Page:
The Japanese parliament has approved a 3.29 percent cut in the corporate tax rate from an effective rate of about 35 percent, according to Bloomberg. Prime Minister Shinzo Abe has previously announced plans to lower the...
- Camp promises tax reform bill in 2013
Camp promises tax reform bill in 2013
By STEVEN SLOAN
11/15/12 7:38 PM EST
For House Ways and Means Committee Chairman Dave Camp, 2013 is the year.
In a speech Thursday night to the right-leaning Tax Foundation, the Michigan Republican committed his panel to doing something that hasn’t happened in 26 years: fundamentally rewriting the tax code.
“We intend to move a comprehensive tax reform bill in 2013 — no matter what,” Camp said.
The remarks come on the eve of a White House meeting Friday between President Barack Obama and congressional leaders from both parties to talk about the upcoming fiscal cliff.
Heading into those talks, Obama has said the Bush-era tax cuts must expire for top earners at the end of the year. He’s also dismissed arguments by Republicans, including Camp, that economic growth that results from overhauling the tax code would generate revenue for the government.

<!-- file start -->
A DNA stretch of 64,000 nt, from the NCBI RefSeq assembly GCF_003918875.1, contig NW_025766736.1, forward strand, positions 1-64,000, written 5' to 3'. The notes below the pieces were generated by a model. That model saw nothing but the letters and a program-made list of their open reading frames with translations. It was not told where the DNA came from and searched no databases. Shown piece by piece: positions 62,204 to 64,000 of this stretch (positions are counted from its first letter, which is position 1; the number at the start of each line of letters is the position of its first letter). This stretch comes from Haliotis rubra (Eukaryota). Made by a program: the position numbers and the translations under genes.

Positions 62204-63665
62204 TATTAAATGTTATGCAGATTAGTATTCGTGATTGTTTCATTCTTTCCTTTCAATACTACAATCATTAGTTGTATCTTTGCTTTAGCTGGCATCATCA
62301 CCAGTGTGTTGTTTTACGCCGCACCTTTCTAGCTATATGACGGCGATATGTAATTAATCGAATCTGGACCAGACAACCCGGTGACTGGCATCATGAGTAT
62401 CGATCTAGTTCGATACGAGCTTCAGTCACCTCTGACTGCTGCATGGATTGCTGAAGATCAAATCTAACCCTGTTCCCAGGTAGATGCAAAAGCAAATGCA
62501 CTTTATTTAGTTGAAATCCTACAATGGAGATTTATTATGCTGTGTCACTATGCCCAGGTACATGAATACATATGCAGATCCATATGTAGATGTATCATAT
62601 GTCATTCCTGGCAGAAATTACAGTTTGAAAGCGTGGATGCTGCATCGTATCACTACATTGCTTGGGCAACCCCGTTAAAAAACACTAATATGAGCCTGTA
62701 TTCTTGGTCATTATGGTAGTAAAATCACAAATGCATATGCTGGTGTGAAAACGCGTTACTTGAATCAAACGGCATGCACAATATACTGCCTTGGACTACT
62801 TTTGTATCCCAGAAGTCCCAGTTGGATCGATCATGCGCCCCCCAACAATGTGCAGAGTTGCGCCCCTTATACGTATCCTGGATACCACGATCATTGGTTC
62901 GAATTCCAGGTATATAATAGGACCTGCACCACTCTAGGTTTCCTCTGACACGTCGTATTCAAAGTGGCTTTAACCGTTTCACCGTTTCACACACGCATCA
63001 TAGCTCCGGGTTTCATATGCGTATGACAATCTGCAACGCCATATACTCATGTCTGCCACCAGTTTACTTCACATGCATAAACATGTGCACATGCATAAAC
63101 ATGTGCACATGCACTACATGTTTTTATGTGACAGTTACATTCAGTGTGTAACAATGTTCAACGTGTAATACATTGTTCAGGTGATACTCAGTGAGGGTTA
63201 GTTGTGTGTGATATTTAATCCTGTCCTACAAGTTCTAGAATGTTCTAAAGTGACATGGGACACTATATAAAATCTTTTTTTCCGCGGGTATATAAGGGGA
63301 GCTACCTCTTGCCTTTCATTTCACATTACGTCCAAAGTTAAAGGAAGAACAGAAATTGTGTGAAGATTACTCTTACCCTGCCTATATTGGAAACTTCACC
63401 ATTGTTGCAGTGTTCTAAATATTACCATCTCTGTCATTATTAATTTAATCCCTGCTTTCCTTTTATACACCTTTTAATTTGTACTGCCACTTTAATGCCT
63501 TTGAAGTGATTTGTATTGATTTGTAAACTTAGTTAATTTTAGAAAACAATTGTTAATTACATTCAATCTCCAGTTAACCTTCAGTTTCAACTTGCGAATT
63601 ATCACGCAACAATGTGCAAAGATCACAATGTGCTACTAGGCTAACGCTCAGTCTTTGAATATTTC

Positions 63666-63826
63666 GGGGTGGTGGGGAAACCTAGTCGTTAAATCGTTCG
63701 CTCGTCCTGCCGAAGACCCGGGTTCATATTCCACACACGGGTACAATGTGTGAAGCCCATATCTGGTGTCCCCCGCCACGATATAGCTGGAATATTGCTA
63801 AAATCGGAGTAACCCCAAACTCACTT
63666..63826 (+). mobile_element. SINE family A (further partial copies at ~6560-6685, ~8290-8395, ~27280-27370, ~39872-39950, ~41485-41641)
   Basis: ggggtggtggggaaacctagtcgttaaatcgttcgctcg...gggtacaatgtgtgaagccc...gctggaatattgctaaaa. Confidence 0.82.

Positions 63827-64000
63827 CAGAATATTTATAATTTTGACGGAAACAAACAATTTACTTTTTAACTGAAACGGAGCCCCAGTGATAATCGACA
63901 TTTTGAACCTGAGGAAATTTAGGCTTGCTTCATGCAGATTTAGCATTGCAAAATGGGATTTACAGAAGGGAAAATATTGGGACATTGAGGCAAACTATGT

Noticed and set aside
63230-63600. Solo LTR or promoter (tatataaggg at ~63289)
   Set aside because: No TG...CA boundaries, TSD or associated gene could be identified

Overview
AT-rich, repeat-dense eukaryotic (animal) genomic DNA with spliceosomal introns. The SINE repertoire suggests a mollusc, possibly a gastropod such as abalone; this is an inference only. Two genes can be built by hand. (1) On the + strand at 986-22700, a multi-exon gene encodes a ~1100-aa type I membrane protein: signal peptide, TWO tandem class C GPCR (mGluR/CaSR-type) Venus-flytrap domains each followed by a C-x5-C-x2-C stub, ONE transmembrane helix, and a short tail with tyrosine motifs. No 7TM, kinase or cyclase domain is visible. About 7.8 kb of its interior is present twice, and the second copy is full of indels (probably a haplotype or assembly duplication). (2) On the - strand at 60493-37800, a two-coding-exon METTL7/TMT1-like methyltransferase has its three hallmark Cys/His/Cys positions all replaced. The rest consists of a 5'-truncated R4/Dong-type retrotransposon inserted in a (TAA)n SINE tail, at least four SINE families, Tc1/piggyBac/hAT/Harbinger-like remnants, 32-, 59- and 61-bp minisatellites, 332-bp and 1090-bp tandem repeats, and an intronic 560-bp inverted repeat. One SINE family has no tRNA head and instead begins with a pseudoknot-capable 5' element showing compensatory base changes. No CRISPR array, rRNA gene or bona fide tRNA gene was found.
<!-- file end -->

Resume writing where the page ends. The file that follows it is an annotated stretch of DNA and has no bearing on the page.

But Camp didn’t back down, arguing that the real revenue opportunity is through a tax reform package that lowers rates and broadens the tax base.
“The president has a choice to make before the end of the year,” Camp said. “Does he simply want to stand for higher tax rates on top of a broken code or will he support comprehensive tax reform that strengthens our economy?”
Camp didn’t offer any new details on the type of tax code rewrite he’s seeking. He’s previously said that tax rates for individuals and corporations should be cut from the current 35 percent maximum rate to 25 percent. He introduced draft legislation last year that would shield multinational companies from paying taxes on most of their profits generated in other countries.
Though both parties remain at loggerheads over fiscal issue, Camp did single out his Senate counterpart — Democratic Finance Committee Chairman Max Baucus — for praise.
“While some spent the last few months of the campaign denigrating tax reform, Max has never wavered,” Camp said.
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